Beyond The Money: Expected (And Unexpected) Consequences Of America's War On Drugs, 2017 Lincoln Memorial University Duncan School of Law
Beyond The Money: Expected (And Unexpected) Consequences Of America's War On Drugs, Cynthia Brown
Lincoln Memorial University Law Review
The purpose of this paper is to provide a high-level survey of our nation’s prohibition policies within the context of the costs of the law enforcement efforts upholding those policies. The discussion will offer a cursory review of the economic expense of the war on drugs with tangential coverage of the constitutional, institutional and intangible expenses that are inseparable from an assessment of the costs of America’s drug control efforts. Part I provides a historical review of illicit drug use in the United States, while Part II supplies the evolution of the country’s efforts to codify its ...
Race, Partisan Gerrymandering And The Constitution, 2017 University of New Hampshire School of Law
Race, Partisan Gerrymandering And The Constitution, John M. Greabe
[Excerpt] “For the most part, the Constitution speaks in generalities. The 14th Amendment, for example, instructs the states to provide all persons the "equal protection of the laws." But obviously, this cannot mean that states are always forbidden from treating a person differently than any other person. Children can, of course, be constitutionally barred from driving, notwithstanding the Equal Protection Clause. Thus, there is a need within our constitutional system to refine the Constitution's abstract provisions.”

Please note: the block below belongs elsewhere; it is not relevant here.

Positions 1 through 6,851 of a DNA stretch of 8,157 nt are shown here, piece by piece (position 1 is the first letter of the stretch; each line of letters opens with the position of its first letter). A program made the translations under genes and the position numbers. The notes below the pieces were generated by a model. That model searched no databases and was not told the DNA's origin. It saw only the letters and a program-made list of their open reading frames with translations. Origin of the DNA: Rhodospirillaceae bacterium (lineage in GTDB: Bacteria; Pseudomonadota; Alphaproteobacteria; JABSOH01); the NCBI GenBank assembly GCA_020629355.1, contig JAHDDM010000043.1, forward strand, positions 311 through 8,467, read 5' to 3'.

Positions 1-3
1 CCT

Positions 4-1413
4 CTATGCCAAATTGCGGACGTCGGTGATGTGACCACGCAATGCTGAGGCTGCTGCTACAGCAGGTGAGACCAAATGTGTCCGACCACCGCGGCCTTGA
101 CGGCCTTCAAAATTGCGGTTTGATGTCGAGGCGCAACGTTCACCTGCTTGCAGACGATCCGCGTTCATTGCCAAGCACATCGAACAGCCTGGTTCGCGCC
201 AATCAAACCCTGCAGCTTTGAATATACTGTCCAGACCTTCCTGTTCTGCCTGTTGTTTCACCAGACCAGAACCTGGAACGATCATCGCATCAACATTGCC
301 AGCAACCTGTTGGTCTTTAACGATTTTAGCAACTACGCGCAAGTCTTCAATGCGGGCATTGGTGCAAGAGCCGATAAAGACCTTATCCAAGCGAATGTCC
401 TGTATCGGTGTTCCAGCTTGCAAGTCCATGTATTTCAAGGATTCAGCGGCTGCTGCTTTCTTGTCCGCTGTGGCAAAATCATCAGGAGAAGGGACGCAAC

The Legacy Of Slavery And The Continued Marginalization Of Communities Of Color Within The Legal System, 2017 The Graduate Center, City University of New York
The Legacy Of Slavery And The Continued Marginalization Of Communities Of Color Within The Legal System, Julia N. Alvarez
All Graduate Works by Year: Dissertations, Theses, and Capstone Projects